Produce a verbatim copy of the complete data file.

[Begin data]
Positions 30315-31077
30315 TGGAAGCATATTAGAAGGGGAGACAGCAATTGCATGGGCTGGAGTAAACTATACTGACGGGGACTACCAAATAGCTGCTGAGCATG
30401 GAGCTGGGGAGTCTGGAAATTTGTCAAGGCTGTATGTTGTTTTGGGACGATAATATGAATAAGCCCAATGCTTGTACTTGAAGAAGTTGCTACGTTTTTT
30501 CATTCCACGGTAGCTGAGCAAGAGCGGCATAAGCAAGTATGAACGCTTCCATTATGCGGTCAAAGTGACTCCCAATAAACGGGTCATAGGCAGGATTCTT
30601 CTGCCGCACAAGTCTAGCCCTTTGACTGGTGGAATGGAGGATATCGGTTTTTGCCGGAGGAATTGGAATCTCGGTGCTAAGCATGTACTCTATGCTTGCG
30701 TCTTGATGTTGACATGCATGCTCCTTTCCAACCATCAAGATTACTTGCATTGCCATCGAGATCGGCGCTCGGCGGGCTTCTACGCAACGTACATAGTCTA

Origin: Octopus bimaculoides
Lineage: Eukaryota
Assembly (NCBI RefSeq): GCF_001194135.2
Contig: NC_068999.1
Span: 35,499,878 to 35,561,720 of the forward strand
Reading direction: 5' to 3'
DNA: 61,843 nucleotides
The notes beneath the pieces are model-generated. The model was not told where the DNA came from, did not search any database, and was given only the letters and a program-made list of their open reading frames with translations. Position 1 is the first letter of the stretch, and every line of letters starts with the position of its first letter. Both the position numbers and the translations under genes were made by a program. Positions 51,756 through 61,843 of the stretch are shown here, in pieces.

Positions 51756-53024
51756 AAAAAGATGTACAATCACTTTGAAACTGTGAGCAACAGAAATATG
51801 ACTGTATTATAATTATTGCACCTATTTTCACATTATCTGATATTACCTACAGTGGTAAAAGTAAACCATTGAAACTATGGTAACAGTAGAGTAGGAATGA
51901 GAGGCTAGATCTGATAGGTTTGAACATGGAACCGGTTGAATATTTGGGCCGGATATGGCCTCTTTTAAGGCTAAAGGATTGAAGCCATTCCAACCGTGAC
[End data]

Positions 30315-31077
30315 TGGAAGCATATTAGAAGGGGAGACAGCAATTGCATGGGCTGGAGTAAACTATACTGACGGGGACTACCAAATAGCTGCTGAGCATG
30401 GAGCTGGGGAGTCTGGAAATTTGTCAAGGCTGTATGTTGTTTTGGGACGATAATATGAATAAGCCCAATGCTTGTACTTGAAGAAGTTGCTACGTTTTTT
30501 CATTCCACGGTAGCTGAGCAAGAGCGGCATAAGCAAGTATGAACGCTTCCATTATGCGGTCAAAGTGACTCCCAATAAACGGGTCATAGGCAGGATTCTT
30601 CTGCCGCACAAGTCTAGCCCTTTGACTGGTGGAATGGAGGATATCGGTTTTTGCCGGAGGAATTGGAATCTCGGTGCTAAGCATGTACTCTATGCTTGCG
30701 TCTTGATGTTGACATGCATGCTCCTTTCCAACCATCAAGATTACTTGCATTGCCATCGAGATCGGCGCTCGGCGGGCTTCTACGCAACGTACATAGTCTA

Origin: Octopus bimaculoides
Lineage: Eukaryota
Assembly (NCBI RefSeq): GCF_001194135.2
Contig: NC_068999.1
Span: 35,499,878 to 35,561,720 of the forward strand
Reading direction: 5' to 3'
DNA: 61,843 nucleotides
The notes beneath the pieces are model-generated. The model was not told where the DNA came from, did not search any database, and was given only the letters and a program-made list of their open reading frames with translations. Position 1 is the first letter of the stretch, and every line of letters starts with the position of its first letter. Both the position numbers and the translations under genes were made by a program. Positions 51,756 through 61,843 of the stretch are shown here, in pieces.

Positions 51756-53024
51756 AAAAAGATGTACAATCACTTTGAAACTGTGAGCAACAGAAATATG
51801 ACTGTATTATAATTATTGCACCTATTTTCACATTATCTGATATTACCTACAGTGGTAAAAGTAAACCATTGAAACTATGGTAACAGTAGAGTAGGAATGA
51901 GAGGCTAGATCTGATAGGTTTGAACATGGAACCGGTTGAATATTTGGGCCGGATATGGCCTCTTTTAAGGCTAAAGGATTGAAGCCATTCCAACCGTGAC